Trevelyan made his own reputation by depicting Italian patriot Giuseppe Garibaldi as a great hero who stood for British ideals of liberty. According to David Cannadine: [Trevelyan's] great work was his Garibaldi trilogy (1907–11), which established his reputation as the outstanding literary historian of his generation. It depicted Garibaldi as a Carlylean hero—poet, patriot, and man of action—whose inspired leadership created the Italian nation. For Trevelyan, Garibaldi was the champion of freedom, progress, and tolerance, who vanquished the despotism, reaction, and obscurantism of the Austrian empire and the Neapolitan monarchy. The books were also notable for their vivid evocation of landscape (Trevelyan had himself followed the course of Garibaldi's marches), for their innovative use of documentary and oral sources, and for their spirited accounts of battles and military campaigns.[9] Historian Lucy Voakes argues that his Garibaldi project was part of a larger movement among English intellectuals to consolidate, celebrate and sometimes to critique liberal culture and politics. She sees Trevelyan's conception of the hero, and his study of the Italian Risorgimento emerging from his promotion of a distinctly 'English' patriotism based upon Whig gradualism, parliamentary monarchy and a hierarchical anti-republicanism.[10]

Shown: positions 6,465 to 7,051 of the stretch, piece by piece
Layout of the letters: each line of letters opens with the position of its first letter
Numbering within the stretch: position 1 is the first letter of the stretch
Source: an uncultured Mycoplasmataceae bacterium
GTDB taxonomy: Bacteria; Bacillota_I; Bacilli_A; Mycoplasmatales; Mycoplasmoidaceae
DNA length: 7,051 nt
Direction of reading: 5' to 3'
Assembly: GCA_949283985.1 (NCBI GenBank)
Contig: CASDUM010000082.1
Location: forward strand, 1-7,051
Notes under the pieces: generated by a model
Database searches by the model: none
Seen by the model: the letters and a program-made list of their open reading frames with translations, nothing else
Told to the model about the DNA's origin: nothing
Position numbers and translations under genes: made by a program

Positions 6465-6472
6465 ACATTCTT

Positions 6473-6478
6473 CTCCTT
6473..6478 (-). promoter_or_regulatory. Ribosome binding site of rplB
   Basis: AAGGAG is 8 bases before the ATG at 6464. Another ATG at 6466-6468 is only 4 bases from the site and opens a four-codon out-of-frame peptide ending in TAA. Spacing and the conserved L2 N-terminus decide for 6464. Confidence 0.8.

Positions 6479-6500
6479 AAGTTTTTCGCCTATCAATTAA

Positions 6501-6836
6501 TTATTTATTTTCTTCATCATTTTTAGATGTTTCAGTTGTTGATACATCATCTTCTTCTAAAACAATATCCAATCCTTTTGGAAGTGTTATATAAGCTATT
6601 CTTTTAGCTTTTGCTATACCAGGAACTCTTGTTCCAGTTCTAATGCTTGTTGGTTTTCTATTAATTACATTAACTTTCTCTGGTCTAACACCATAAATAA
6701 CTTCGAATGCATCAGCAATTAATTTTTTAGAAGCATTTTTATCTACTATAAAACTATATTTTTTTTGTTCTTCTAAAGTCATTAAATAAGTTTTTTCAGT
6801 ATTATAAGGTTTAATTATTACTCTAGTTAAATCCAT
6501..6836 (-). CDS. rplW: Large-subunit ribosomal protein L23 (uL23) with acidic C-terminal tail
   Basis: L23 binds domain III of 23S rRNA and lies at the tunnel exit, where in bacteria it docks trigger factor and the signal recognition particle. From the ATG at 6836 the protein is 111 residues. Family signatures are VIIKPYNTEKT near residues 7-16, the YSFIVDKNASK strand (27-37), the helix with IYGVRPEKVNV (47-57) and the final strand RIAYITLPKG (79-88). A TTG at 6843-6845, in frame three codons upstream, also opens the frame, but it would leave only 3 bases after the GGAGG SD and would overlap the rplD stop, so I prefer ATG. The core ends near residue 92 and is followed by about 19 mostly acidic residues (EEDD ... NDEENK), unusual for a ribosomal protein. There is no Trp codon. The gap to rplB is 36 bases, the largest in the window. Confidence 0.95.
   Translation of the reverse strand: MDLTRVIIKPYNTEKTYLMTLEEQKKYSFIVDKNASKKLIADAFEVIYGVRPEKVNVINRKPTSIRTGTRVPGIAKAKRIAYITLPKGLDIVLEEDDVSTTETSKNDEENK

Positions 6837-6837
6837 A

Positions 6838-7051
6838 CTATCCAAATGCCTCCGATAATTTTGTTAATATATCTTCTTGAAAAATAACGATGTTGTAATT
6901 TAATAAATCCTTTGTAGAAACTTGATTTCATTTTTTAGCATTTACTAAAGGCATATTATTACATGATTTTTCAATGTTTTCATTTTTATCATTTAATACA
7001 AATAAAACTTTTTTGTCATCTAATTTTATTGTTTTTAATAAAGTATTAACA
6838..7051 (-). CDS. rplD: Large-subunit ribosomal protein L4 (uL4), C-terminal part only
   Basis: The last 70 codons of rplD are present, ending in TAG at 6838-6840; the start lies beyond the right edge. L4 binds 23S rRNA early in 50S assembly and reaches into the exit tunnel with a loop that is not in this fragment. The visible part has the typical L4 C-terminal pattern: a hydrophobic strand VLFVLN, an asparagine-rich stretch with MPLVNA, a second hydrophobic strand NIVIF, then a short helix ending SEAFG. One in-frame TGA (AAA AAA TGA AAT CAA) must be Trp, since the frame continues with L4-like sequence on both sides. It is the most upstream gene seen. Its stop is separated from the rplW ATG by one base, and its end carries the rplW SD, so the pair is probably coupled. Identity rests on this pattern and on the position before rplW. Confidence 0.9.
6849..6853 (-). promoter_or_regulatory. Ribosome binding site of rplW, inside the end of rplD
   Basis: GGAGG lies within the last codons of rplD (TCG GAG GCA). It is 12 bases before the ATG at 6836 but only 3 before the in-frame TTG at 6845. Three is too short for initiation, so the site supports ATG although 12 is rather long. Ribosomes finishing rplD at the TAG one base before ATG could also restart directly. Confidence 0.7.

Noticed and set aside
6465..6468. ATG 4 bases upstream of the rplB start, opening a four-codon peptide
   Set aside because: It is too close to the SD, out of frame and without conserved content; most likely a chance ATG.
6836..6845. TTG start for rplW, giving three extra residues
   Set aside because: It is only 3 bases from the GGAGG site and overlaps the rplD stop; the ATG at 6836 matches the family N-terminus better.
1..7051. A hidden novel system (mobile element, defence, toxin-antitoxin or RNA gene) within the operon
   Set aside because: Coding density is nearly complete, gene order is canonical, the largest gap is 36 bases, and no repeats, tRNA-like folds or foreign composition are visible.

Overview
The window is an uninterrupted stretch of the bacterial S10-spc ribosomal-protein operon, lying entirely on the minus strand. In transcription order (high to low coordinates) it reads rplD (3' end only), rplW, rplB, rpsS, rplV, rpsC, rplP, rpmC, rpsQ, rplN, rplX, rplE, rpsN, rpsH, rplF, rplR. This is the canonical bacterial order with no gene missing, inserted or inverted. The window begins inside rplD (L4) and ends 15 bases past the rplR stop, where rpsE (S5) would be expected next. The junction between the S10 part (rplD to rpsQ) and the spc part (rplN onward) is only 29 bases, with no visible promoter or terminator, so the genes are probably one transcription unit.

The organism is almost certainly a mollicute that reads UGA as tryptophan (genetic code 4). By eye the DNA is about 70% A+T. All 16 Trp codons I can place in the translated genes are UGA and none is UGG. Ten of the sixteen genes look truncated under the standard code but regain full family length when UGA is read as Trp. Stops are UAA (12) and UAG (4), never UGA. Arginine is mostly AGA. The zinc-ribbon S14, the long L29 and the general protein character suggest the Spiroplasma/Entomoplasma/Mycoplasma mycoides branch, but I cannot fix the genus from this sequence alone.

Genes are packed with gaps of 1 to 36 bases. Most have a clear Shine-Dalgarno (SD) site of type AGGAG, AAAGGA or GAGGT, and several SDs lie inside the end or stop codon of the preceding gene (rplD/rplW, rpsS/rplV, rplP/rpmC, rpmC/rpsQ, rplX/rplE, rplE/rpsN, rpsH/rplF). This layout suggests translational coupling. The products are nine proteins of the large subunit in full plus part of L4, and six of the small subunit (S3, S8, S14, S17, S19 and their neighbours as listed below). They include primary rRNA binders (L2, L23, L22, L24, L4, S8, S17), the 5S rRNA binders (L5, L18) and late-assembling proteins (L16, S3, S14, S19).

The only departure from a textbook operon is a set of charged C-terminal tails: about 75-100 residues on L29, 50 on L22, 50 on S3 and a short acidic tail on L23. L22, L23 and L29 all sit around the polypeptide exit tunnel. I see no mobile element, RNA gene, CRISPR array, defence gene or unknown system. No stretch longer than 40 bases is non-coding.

Trevelyan lectured at Cambridge until 1903 at which point he left academic life to become a full-time writer. In 1927 he returned to the University to take up a position as Regius Professor of Modern History, where the single student whose doctorate he agreed to supervise was J. H. Plumb (1936). During his Professorship he was also familiar with Guy Burgess – he gave a positive reference for Burgess when he applied for a post at the BBC in 1935, describing him as a "first rate man", but also stating that "He has passed through the communist measles that so many of our clever young men go through, and is well out of it".[11] In 1940 he was appointed as Master of Trinity College and served in the post until 1951 when he retired. Trevelyan declined the presidency of the British Academy but served as chancellor of Durham University from 1950 to 1958. Trevelyan College at Durham University is named after him. He won the 1920 James Tait Black Memorial Prize for the biography Lord Grey of the Reform Bill, was elected a fellow of the British Academy in 1925, made a fellow of the Royal Society in 1950,[1] and was an honorary doctor of many universities including Cambridge.

During World War I he commanded a British Red Cross ambulance unit on the Italian front;[15] his defective eyesight meant he was unfit for military service. Trevelyan was the first president of the Youth Hostels Association and the YHA headquarters are called Trevelyan House in his honour. He worked tirelessly through his career on behalf of the National Trust, in preserving not merely historic houses, but historic landscapes.